Let’s begin by situating the latest debates amidst these histories. What are the most salient continuities, repetitions, or ruptures? Did anything in the latest debates surprise you?
Michael Rothberg: I don’t know whether the term “Historikerstreit 2.0” is the right one for the current debates, but I do find the reference back to the 1986 debate illuminating for understanding how much has changed in the last thirty-five years. There have, of course, been countless debates in the German public sphere about National Socialism and the Holocaust. In my opinion, the current controversies share something with the “original” Historikerstreit that controversies such as those over the Wehrmacht exhibit or Goldhagen’s Hitler’s Willing Executioners do not necessarily possess. Both the 1986 debate and the current one turn on a similar problem, even if they naturally cannot be reduced to a single factor: how to conceptualize historical comparison in the context of the Nazi genocide of European Jews. In each case, the point of comparison is different: in 1986 it involved the relation of the Holocaust to the crimes of Stalinism; today the most relevant referent is colonialism, especially German colonialism.
Once we situate the question of comparison at the heart of the two debates we can begin to see how different they are and how different their contexts are. As you note, my argument has been that comparison was deployed in the Historikerstreit, especially by Nolte—but implicitly also by someone like Hillgruber—to minimize German responsibility for the Holocaust. I don’t know anyone on “our side” of the debate today who argues that granting colonialism the attention it is due would minimize German responsibility for the Holocaust. To the contrary, for many of us, it involves multiplying the forms of historical and political responsibility to include colonialism as well as more recent and current forms of racial violence (at a minimum).
That difference is fundamental—and frequently ignored by those who criticize people like Dirk, Jürgen Zimmerer, and me. But recognizing it also encourages us to highlight other differences that separate us from the moment of the Historikerstreit. A generational shift has taken place since the 1980s, from a moment in which the most significant participants had living memories of the Nazi period to one in which almost all of us belong to postwar generations. The debate has also internationalized and the media of debate have changed. Some of the venues are the same as they were in the 1980s—the big German newspapers, FAZ and Die Zeit—but blogs like the Swiss Geschichte der Gegenwart and the Anglophone New Fascism Syllabus, as well as less traditionally prestigious newspapers like the Berliner Zeitung have also driven the debate.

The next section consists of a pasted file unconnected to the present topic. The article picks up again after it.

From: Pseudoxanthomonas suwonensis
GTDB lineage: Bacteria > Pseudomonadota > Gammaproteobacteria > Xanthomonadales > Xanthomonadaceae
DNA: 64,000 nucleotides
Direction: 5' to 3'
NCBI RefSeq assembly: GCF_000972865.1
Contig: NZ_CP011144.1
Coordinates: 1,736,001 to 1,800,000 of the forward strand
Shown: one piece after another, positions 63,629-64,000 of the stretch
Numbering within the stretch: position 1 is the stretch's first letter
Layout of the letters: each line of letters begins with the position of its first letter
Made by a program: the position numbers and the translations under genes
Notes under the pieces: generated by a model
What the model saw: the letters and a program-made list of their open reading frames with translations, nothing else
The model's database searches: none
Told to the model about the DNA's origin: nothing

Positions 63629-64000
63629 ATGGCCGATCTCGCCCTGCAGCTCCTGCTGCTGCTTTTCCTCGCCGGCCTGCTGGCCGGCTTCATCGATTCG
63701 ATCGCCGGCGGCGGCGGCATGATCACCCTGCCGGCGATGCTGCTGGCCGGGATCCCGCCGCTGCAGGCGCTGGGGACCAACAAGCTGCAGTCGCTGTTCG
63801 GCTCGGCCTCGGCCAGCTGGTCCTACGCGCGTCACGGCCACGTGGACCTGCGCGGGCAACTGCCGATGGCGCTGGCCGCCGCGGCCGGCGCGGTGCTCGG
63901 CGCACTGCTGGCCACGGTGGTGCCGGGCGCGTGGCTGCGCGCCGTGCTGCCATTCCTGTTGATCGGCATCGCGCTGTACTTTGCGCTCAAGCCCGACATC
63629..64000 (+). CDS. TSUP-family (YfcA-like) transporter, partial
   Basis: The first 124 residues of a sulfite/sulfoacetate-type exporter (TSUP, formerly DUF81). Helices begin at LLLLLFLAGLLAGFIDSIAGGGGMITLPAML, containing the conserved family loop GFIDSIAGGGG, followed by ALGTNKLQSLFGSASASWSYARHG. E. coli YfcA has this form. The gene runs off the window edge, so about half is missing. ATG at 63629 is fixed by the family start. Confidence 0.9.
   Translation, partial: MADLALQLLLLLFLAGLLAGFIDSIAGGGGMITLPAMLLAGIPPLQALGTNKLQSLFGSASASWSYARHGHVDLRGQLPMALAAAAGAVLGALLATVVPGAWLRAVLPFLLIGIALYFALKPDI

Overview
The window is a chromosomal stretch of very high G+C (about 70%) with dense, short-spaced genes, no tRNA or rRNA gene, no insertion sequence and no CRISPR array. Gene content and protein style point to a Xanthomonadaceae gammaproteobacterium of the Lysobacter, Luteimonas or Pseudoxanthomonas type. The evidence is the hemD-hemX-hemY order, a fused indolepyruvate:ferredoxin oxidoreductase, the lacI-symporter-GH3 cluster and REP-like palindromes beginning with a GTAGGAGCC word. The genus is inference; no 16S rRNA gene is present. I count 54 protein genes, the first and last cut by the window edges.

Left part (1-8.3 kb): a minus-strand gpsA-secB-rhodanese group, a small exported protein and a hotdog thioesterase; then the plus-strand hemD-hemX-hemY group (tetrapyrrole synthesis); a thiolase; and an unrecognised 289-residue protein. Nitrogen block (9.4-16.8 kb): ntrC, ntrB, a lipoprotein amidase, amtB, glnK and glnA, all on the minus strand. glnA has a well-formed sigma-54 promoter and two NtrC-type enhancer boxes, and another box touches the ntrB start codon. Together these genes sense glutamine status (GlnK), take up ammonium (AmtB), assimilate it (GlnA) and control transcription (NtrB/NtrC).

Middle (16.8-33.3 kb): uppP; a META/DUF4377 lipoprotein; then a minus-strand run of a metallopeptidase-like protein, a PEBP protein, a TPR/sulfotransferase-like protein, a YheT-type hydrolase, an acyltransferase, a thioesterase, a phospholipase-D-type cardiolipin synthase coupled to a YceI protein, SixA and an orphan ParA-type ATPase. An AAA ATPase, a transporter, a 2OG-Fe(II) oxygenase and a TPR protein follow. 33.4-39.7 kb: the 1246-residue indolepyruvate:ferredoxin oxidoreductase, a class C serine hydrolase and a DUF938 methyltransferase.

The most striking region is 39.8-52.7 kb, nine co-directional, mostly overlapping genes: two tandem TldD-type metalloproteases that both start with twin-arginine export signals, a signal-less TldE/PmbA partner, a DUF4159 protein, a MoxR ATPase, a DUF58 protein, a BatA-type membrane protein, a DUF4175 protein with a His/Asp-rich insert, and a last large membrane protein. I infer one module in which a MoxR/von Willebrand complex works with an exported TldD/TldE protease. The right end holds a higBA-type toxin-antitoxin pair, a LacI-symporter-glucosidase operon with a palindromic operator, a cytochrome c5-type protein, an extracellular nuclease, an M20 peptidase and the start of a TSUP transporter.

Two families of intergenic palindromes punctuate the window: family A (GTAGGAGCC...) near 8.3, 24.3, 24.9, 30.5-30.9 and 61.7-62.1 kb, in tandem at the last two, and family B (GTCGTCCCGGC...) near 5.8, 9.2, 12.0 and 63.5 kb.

The biggest difference of all, however, concerns the status of the Holocaust as such. The Historikerstreit illustrates just how contested the meaning of the Shoah remained in Germany even forty years after the defeat of National Socialism. But it was precisely the triumph of the Habermasian position—which highlighted the exceptionality of the Holocaust and of German responsibility for it—that became the clear cross-party consensus just a few years later with the end of the Cold War and the need to provide a unifying historical narrative for both a new Germany and a new Europe. With the Stockholm Declaration of 2000 and the completion of the Memorial to the Murdered Jews of Europe in Berlin in 2005, among other developments, a new threshold was reached in Holocaust consciousness and commemoration.
To be clear, I’m not calling for a “forgetting” of the Holocaust in Germany or globally. But what we are seeing in current hostile responses to what I call multidirectional approaches to the Holocaust is a loss of the progressive, critical dimension of Holocaust memory that both Habermas and grassroots memory activists of the 1980s championed. The tasks of the present are different from those of the 1980s; you cannot simply assert the same slogans about the Holocaust’s uniqueness in a moment when the agents and contexts of comparison have changed. In contrast to 1986, today it is anti-comparative approaches that tend toward exculpation.